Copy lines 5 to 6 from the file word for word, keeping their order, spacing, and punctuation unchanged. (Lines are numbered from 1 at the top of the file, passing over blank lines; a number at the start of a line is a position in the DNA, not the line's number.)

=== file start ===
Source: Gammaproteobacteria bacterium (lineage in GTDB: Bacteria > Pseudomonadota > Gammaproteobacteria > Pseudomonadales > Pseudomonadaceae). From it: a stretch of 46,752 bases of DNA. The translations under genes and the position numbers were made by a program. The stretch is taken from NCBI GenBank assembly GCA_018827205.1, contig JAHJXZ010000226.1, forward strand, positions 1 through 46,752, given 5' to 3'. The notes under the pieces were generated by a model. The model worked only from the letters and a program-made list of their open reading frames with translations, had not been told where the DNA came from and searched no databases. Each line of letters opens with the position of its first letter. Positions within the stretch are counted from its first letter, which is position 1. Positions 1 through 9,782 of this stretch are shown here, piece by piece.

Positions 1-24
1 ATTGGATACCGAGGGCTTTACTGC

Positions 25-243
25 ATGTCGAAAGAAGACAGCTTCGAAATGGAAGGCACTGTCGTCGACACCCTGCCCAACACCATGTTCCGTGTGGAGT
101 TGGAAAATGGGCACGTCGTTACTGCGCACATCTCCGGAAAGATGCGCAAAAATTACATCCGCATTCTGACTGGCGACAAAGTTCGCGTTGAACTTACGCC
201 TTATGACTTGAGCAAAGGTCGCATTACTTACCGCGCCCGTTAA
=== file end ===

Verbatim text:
25 ATGTCGAAAGAAGACAGCTTCGAAATGGAAGGCACTGTCGTCGACACCCTGCCCAACACCATGTTCCGTGTGGAGT
101 TGGAAAATGGGCACGTCGTTACTGCGCACATCTCCGGAAAGATGCGCAAAAATTACATCCGCATTCTGACTGGCGACAAAGTTCGCGTTGAACTTACGCC